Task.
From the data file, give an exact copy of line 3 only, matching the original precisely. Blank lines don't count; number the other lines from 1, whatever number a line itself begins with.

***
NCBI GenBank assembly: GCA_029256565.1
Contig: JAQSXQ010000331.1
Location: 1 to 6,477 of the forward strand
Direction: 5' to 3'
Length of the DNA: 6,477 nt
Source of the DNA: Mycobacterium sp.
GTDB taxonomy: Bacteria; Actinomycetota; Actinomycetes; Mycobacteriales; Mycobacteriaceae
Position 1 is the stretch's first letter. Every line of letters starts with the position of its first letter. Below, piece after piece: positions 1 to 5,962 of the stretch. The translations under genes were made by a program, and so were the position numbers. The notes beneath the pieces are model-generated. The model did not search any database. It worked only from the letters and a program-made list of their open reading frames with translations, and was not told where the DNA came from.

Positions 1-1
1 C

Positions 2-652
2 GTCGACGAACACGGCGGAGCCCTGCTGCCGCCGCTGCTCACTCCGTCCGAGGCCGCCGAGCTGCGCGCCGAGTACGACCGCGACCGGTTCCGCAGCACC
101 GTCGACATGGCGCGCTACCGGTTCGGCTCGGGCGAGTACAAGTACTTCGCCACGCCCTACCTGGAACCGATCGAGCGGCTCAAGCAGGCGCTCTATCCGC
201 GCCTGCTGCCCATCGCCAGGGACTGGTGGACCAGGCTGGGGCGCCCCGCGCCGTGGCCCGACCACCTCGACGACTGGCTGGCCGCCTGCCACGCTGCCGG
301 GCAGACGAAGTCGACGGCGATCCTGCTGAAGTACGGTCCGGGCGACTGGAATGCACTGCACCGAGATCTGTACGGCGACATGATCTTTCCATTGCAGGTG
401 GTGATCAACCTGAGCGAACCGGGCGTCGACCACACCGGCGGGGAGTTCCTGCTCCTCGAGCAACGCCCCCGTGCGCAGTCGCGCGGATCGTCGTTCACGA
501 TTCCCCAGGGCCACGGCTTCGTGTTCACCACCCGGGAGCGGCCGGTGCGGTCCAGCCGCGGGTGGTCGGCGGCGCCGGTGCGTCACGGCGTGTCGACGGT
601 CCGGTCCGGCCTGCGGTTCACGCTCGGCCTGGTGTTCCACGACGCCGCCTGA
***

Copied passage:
Location: 1 to 6,477 of the forward strand